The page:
These are our questions for Simon Chapman


These are our questions for Simon Chapman, professor in public health at the University of Sydney.

1. From your extensive CV, we notice you don’t have a medically related qualification, or specialize in hearing and hearing disorders, nor are you an acoustic engineer.  Is that correct?

2. In the first paragraph of page 1 in your submission to the RENEWABLE ENERGY (ELECTRICITY) AMENDMENT Senate inquiry held late last year, you reported that your work has been cited 6600 times.

In your publication list of peer reviewed articles about wind turbines and noise, there is only one article you co-wrote, and it is currently under review.  While we are not questioning your assertion that your body of work has been cited 6600 times, mostly that work is not about wind turbines and noise, is it?

3. In the cold world of academe where numbers, tweets, research papers, peer reviewed and published articles, numbers of grants and the like mean everything professionally, you are not an established expert in wind turbines, engineering, noise, acoustics, or hearing are you?

4. While you may have opinions about wind turbines and noise, these opinions are not backed up by related professional qualifications or by you having a sizable body of original published research in the relevant field. Is that correct?

5. Despite having only one article, currently under review, about wind turbines and noise we note from your CV and submission that you have also published three or four opinion piece articles about wind turbines and health.  Is that correct or have we missed some?  We’re not including your “letters to the editor” in that number.

6. Although you don’t refer to it in your CV or submission, you recently presented to a meeting of an AGL sponsored wind farm committee in Coopers Gap, Queensland.  Is that correct?

We refer to the Minutes of that meeting held on 18th October, 2012, obtained from the AGL Coopers Gap wind farm project website.

7.  Have you seen these Minutes before?

8.  On page two of the Minutes, you are reported as making the following comments:

I believe people are annoyed by wind farms and they may feel sick because of the thought of them.  I can’t produce a paper that shows any evidence that is really worrying about wind farms relating to health.  There is one paper by Alec Salt, an audiologist who has shown that hair in the ears of rodents can be measured to be waving around when exposed to infrasound.  Some opponents to wind farms have used this paper to argue that infrasound has measurable physiological changes to the hair in the ears of rodents.

Are your comments correctly reported in those Minutes, Professor Chapman?

9. What’s your understanding of the professional status and areas of expertise of Alec Salt?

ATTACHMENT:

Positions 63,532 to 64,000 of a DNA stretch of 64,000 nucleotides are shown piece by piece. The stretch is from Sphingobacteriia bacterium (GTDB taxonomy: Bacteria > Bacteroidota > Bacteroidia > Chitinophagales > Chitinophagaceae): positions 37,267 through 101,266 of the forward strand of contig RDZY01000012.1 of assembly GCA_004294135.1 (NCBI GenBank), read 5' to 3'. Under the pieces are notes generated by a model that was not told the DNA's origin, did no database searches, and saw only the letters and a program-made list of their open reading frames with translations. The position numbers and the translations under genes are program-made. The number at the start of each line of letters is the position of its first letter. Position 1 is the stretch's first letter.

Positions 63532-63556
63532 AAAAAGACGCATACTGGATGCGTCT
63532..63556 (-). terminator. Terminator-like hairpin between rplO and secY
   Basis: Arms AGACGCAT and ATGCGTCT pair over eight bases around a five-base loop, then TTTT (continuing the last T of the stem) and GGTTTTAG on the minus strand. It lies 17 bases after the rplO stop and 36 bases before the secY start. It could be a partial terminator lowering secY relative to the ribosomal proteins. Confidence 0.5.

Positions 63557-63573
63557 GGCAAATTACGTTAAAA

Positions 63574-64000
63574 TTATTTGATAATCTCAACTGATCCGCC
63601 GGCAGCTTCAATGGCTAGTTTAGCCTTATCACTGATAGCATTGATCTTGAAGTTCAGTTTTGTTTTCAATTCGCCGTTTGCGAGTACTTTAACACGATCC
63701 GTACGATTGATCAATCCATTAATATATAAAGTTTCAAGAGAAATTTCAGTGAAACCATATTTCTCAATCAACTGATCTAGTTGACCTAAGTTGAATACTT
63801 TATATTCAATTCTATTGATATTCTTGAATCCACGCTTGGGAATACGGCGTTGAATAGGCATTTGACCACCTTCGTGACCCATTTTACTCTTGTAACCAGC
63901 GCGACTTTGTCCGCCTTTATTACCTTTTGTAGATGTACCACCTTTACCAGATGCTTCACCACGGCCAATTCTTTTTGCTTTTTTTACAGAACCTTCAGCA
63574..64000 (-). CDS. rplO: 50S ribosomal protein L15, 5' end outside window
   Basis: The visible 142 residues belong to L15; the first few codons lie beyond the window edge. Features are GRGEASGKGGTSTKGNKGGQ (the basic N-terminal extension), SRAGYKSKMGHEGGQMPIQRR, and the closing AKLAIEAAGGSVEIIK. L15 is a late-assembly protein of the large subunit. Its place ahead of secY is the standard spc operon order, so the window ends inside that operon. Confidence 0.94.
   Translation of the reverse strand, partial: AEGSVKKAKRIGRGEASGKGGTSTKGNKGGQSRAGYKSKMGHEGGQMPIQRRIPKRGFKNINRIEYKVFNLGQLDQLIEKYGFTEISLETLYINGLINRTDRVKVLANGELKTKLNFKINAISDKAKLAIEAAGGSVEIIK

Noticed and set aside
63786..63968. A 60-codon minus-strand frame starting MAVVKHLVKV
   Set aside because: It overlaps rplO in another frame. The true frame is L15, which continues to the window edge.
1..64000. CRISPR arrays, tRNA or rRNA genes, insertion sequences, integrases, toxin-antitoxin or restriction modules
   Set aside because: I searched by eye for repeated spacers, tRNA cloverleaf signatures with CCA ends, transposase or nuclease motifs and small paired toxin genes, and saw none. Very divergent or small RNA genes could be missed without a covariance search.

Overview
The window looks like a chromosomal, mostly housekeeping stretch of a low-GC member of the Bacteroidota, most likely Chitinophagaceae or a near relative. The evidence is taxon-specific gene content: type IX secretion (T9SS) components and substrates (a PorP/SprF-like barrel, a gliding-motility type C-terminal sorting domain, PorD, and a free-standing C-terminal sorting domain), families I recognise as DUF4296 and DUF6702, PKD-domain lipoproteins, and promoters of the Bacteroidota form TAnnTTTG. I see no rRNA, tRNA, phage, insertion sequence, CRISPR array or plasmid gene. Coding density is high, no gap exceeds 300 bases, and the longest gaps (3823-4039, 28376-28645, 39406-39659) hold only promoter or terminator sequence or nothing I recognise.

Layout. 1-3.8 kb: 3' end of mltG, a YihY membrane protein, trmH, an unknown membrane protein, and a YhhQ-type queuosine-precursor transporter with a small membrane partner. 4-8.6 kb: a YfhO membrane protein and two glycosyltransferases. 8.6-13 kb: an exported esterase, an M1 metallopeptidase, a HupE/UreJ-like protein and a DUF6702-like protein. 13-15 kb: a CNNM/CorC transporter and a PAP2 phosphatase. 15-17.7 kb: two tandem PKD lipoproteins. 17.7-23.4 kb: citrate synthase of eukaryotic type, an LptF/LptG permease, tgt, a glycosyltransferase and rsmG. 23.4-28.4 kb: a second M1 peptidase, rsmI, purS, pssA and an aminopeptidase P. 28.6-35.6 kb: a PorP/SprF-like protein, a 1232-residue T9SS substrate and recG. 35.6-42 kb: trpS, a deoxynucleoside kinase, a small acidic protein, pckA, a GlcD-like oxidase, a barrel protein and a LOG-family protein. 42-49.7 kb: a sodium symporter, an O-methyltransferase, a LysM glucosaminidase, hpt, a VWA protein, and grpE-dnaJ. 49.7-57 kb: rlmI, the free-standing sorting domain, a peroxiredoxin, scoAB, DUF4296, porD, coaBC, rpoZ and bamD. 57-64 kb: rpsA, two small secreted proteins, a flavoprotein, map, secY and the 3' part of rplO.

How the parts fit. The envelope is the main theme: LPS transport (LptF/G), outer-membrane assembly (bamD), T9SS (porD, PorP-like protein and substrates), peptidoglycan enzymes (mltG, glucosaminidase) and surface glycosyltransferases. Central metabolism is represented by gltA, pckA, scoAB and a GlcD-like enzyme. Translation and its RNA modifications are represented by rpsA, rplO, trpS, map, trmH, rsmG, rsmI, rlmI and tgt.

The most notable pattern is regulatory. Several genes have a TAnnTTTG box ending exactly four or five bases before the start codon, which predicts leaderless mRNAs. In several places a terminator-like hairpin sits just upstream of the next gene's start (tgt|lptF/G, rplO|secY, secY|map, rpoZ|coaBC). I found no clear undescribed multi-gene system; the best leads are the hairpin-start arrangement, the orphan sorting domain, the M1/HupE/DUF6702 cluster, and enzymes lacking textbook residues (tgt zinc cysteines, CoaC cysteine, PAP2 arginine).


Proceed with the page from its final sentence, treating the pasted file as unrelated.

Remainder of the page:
10. For the record, Alec Salt is a Professor of ear physiology at Washington University School of Medicine.  He did his doctorate in Cochlear Physiology. He is also a Master of Science in Neurocommunications and is a Bachelor of Science in Biology.  He has 35 years research experience in ear physiology.

On page 6 of your submission, you refer to the university ranking of Lusaphona University in Portugal as being number 5279 of 9805 universities globally.   Is that correct?

Using the same university ranking search engine that you cited in your submission, called Academy Rank, we searched for the ranking of Washington University in St. Louis, where Professor Salt works.  Professor Salt’s university came in at number 92 globally.

We also checked the University of Sydney where you work and it was ranked number 373, well below Professor Salt’s university.

We also checked the status of the hospital to which the Washington University School of Medicine is linked which is called Barnes-Jewish Hospital.

According to US News and World Report which ranks American hospitals, Washington University School of Medicine linked to Barnes-Jewish Hospital is one of the best hospitals in the US and was ranked the best in 2012-13 by the US News and World Report.

Do you think it’s misleading to describe an eminent, highly qualified ear physiologist and researcher working in one of the top medical research and teaching hospitals in the US as an academically anonymous “audiologist” who spends his time measuring hair waving around in the ears of rodents?

11.  If we didn’t know anything about Professor Salt, if we were one of those people at that forum, from your description we’d think he was a bit of a crank, and his work without much merit.  Professor Chapman, have you since contacted the Cooper Gap wind farm consultative group to correct the misleading impression you gave them about Professor Salt?

12.  The minutes of the meeting were published on the AGL Cooper Gap wind farm website for global consumption.  Are you content that they were freely available with your misleading comments, or will you now ask AGL to post a correction about Professor Salt’s qualifications and research?

13.  Have you ever heard of companies whose products or activities harm workers and/or members of the public and they try to cover that up?

14.  Are you aware of examples of companies covering up the effects of harmful products or activities by hiding the science, disputing the science of independent researchers and trying to discredit the researchers?